Summer Reissue : Gear Change

A timely reminder of a fine but forgotten Honda concept leads your correspondent into a bout of fruitless hand-wringing.

2013 Honda Gear concept. (c)

Before continuing, I am impelled to point out that I deserve no credit for highlighting this vehicle once more. It was fellow scribe, R. Herriott (currently en vacances) who first brought the Honda Gear to our attention during DTW’s formative months in 2014. I should also make clear that it is purely coincidental (if convenient) that this piece appears the same week that Honda invited journalists to sample its forthcoming electric-drive E model.

More on that in a moment. But first I invite you to cast your collective gaze over the undeniable excellence of the Gear’s body styling. I see nothing about this design which suggests that a production version would not have been feasible any way, shape or form. Nothing either – monovolume proportions notwithstanding – which particularly dates it.

However this aside, there is another aspect to the Gear’s style which proved striking: the nose treatment, whose simpler, less overwrought, and vaguely retro-facing treatment appears now as a foreshadowing to that of Honda’s soon to appear electric city car.

The reflections seen here from Hamamatsu’s 600N and first-generation Civic have also been cited in the appearance of the 2020-model Honda E – a matter which does suggest that there may have been elements within Honda’s styling centre not entirely in favour of the aesthetic which currently characterises the production Honda range – and who after all might possibly blame them?

But aside from the slight similarity in approach, I would make another observation. As the production Honda E edges ever closer, and despite the obvious thoroughness of its execution, I find myself less enamoured by its appearance than I had anticipated, or indeed hoped. And yes I’m painfully aware of the inconsistencies within this statement, especially given my warm endorsement of the concept which (as we now know) was formulated after it.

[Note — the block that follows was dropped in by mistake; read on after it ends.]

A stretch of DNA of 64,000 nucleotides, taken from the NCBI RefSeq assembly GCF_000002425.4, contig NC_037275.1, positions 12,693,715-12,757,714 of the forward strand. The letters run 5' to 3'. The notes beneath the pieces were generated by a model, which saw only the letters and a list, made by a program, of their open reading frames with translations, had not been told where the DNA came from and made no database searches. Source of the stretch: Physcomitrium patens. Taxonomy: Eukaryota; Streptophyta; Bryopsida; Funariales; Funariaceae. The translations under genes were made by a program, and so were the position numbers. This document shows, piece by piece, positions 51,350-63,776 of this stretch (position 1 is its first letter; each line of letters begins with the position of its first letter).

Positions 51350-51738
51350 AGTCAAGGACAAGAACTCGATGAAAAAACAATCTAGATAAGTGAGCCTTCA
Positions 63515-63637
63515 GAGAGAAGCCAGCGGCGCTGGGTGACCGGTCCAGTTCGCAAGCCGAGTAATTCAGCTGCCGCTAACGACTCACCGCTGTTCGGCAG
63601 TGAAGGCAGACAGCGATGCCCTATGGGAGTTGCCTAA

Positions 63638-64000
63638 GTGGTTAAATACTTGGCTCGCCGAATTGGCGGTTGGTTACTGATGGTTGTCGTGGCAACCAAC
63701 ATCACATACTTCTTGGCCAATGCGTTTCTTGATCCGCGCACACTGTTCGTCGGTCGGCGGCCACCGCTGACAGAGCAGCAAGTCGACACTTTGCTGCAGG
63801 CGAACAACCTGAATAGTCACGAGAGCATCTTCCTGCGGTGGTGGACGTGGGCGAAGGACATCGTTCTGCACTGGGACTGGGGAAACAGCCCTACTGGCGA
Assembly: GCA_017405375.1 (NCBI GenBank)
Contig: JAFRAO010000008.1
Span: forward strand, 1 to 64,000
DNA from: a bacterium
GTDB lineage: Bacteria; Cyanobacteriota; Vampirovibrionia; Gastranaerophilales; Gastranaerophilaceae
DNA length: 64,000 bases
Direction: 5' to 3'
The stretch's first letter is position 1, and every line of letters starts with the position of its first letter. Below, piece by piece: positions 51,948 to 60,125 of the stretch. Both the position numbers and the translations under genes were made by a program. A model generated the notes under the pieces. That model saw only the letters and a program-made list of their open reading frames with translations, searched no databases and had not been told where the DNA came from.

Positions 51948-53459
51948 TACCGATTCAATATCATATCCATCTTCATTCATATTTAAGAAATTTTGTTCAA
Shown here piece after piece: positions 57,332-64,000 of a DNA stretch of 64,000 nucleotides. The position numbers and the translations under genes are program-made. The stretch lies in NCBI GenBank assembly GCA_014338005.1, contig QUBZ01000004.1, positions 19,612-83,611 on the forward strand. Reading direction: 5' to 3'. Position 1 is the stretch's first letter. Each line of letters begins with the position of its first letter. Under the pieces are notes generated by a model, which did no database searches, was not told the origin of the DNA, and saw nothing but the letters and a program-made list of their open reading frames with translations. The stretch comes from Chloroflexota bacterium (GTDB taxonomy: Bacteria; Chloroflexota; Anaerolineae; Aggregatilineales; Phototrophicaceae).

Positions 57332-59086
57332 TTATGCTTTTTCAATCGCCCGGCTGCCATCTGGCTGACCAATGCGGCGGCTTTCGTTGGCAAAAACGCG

It goes without saying that by comparison to Honda’s current production offerings, the production E is a visual masterclass of resolved, uncluttered forms, surfaces and graphics, and as much as one can applaud Honda for moving to a more distinct relationship between volumes not to mention formal a shift towards a cleaner, more product-design aesthetic, I’m not sure how convincing I find it.

All of which poses a question – and I suspect I may be a party of one in this: Would something along the lines of the 2013 Honda Gear have been in retrospect a more appropriate means of clothing an electric vehicle for the year 2020?

Author: Eóin Doyle

Co-Founder. Editor. Content Provider.

7 thoughts on “Summer Reissue : Gear Change”

  1. I really love this, but I wonder how it would survive the inevitable transition to 5 doors for production. I think that’s what spoiled the Honda e (somewhat), which looks considerably more dumpy / upright compared with the simpler, lower-looking concept.

  2. At first glance I thought it was a VW ID concept. I have to agree that the Honda E has lost some of its retro charm in translation from the concept. The limited range and high price would make it a non-starter for me.

  3. At first sight, the honda-e concept really got into me. It had that sharp GTI look. Unfortunately, the actual production model lost some of that character as it roonded out. And, it looks mainly retro to me – not a very bad thing but still no real way forward either.
    The “Gear” concept reminds me of the FR-V. Maybe it’s just because of its monovolume proportions. But it looks like an evolution in that design path, versus the downhill path the civic design is heading to. And it looks good too.

  4. I think the Honda e is actually starting to look dated already. Yes I know it hasn’t actually arrived yet, and yes I know it’s a retro-type design. But rather like the S Type I think it looks like it is trying too hard. Conversely I was not a fan of the Fiat 500 at launch, but ten years on it actually looks better to my eyes than it did back then, and the same applies to the Beetle (before its last incarnation anyway).

    I would take a Mk 1 Ka or Mk 1 Twingo in preference without a moment’s hesitation though.

    1. There’s something about the Honda e which reminds me less of past Hondas and more of the K11 Nissan Micra.

  5. Have they spotted a gap which will be very popular? Is this a more realistic price for battery propulsion in the medium to long term, and others, like Zoe and Leaf, will start to creep that way? Or is it over-amibitious and will be a rare sight? It will be interesting to see how well it sells.

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